A single-axis tracker attempts to optimize solar exposure by rotating about the vertical (a.k.a. Azimuth), or north-south (a.k.a Polar) axis. The first picture shows an azimuth tracker. It has a fixed angle slope, which is optimally set to match the latitude, and it rotates on a single pole type mount.
The second picture shows a polar tracker.
Here the axis is tilted to match the latitude, and oriented to point to the celestial north or south pole (depending upon your hemisphere).
The next picture shows a horizontal single axis solar tracker.
At the equator this would be the same thing as a polar tracker, but for non-tropical locations we'll call it a horizontal tracker, knowing it to be a special type of polar tracker whose pitch is equal to the lattitude.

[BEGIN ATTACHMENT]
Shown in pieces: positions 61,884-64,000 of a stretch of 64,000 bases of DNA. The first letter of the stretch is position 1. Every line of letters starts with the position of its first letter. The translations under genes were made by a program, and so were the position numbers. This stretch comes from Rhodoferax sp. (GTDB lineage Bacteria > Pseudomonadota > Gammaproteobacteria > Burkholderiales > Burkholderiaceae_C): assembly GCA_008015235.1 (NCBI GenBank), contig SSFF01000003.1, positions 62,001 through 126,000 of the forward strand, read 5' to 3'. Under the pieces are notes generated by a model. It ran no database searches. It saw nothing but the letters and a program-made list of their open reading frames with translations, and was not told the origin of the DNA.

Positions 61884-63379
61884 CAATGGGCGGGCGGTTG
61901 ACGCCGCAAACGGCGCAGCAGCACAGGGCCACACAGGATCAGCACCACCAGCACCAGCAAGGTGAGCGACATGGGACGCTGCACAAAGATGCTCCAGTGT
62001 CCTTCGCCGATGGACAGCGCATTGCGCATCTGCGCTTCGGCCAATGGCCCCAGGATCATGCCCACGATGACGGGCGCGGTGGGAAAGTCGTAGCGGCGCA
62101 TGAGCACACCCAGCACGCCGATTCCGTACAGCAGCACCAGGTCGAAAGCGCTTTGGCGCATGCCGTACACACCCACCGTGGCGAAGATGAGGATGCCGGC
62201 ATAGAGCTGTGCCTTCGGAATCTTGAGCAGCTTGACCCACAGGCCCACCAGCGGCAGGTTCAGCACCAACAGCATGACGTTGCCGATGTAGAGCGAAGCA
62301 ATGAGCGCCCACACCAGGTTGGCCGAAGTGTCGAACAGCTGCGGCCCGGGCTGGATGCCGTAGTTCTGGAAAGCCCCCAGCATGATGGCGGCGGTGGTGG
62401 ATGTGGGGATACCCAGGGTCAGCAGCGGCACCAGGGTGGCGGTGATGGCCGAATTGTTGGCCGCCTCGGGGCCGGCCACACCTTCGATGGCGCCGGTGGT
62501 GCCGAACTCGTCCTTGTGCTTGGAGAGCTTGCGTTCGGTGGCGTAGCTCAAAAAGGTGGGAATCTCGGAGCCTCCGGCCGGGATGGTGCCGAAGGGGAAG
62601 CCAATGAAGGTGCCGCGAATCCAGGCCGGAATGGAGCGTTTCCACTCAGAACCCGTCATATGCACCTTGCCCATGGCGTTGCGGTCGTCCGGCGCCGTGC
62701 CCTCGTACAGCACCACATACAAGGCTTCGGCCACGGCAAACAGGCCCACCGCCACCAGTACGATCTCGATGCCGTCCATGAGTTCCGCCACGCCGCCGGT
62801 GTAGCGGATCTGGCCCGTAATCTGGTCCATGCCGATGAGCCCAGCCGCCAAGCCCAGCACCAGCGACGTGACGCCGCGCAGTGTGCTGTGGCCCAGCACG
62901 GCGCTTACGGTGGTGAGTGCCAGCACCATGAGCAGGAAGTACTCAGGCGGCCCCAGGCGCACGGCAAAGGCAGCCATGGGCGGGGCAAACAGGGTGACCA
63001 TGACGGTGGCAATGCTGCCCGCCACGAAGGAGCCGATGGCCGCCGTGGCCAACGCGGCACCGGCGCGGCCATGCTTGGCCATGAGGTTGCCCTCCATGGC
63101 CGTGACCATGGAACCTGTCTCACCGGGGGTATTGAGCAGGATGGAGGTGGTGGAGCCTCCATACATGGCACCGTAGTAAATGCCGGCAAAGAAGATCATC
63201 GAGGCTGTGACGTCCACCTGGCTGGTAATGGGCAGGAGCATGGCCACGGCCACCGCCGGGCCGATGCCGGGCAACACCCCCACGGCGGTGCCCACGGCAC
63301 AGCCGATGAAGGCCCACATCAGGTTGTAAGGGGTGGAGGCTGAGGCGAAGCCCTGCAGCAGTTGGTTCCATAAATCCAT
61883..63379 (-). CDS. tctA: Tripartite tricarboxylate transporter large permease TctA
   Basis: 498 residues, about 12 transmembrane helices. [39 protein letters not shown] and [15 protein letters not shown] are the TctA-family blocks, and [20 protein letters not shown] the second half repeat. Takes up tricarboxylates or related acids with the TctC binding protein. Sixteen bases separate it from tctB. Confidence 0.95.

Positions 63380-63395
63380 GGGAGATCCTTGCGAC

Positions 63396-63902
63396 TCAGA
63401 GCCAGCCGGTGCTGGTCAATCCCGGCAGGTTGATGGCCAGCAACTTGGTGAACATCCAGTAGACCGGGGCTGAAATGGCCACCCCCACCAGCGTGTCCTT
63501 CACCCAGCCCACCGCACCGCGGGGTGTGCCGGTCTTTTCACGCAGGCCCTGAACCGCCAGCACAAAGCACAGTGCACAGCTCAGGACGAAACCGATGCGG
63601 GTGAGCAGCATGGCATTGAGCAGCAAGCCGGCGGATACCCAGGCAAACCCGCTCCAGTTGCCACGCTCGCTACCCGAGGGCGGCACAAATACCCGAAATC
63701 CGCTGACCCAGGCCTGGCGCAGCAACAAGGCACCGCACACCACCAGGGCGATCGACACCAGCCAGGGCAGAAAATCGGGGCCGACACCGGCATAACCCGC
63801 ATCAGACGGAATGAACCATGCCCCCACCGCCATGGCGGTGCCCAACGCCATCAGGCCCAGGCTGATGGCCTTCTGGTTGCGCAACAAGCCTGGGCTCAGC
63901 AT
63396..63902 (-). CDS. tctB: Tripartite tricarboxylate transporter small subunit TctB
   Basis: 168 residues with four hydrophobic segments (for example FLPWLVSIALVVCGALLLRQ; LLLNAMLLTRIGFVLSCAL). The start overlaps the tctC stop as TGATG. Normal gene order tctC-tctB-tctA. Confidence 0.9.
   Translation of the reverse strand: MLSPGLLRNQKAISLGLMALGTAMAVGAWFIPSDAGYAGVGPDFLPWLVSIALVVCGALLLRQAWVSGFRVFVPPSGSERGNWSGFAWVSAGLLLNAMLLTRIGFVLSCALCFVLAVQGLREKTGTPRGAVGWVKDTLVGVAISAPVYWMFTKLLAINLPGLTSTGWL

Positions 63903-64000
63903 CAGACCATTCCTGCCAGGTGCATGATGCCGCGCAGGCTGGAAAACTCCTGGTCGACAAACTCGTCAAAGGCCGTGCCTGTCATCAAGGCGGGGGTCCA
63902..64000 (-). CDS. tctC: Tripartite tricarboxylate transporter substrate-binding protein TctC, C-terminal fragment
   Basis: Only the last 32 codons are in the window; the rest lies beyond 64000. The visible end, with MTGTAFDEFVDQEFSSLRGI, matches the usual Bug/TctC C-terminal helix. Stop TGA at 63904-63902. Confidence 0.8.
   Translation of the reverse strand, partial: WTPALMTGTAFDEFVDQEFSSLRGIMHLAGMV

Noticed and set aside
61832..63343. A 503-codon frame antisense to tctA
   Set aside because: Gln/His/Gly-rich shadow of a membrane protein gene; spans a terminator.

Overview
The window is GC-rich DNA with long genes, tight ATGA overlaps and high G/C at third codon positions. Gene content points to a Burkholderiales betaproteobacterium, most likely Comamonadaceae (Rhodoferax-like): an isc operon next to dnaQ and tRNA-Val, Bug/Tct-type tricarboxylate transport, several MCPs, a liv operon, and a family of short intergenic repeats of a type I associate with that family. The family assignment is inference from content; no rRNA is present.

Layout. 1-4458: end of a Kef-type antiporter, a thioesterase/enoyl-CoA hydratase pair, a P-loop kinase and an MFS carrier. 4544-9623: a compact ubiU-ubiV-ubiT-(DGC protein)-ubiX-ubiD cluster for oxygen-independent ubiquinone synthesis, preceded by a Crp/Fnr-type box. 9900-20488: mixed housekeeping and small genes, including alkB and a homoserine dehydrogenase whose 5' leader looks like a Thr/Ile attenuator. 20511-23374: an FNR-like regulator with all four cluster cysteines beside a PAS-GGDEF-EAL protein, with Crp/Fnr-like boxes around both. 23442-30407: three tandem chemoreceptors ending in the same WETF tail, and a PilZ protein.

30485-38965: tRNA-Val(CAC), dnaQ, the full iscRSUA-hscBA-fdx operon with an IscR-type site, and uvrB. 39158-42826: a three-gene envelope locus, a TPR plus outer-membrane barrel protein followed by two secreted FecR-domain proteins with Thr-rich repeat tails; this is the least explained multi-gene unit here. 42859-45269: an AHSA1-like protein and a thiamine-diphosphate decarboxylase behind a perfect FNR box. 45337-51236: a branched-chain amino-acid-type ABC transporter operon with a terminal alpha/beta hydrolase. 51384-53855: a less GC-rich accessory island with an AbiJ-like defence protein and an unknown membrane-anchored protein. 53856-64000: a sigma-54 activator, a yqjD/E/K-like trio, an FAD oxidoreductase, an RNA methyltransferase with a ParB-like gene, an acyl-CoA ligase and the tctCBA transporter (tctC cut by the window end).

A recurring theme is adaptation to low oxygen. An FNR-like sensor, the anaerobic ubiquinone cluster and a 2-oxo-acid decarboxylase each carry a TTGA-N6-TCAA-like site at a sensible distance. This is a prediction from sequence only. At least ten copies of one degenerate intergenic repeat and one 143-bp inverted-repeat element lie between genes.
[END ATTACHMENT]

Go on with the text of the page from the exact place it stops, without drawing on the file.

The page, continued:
The closer you are to the equator, the better it is to use a polar axis, but Azimuth mounts are sometimes the best to install in a given location. For a specific application like a solar oven, an azimuth tracker works better because the oven doesn't have to tilt. Roof mounted systems will generally use polar tracking, while ground based systems may use either approach. Azimuth trackers are limited in the size of the array they can handle because the array is structurally supported at only one point.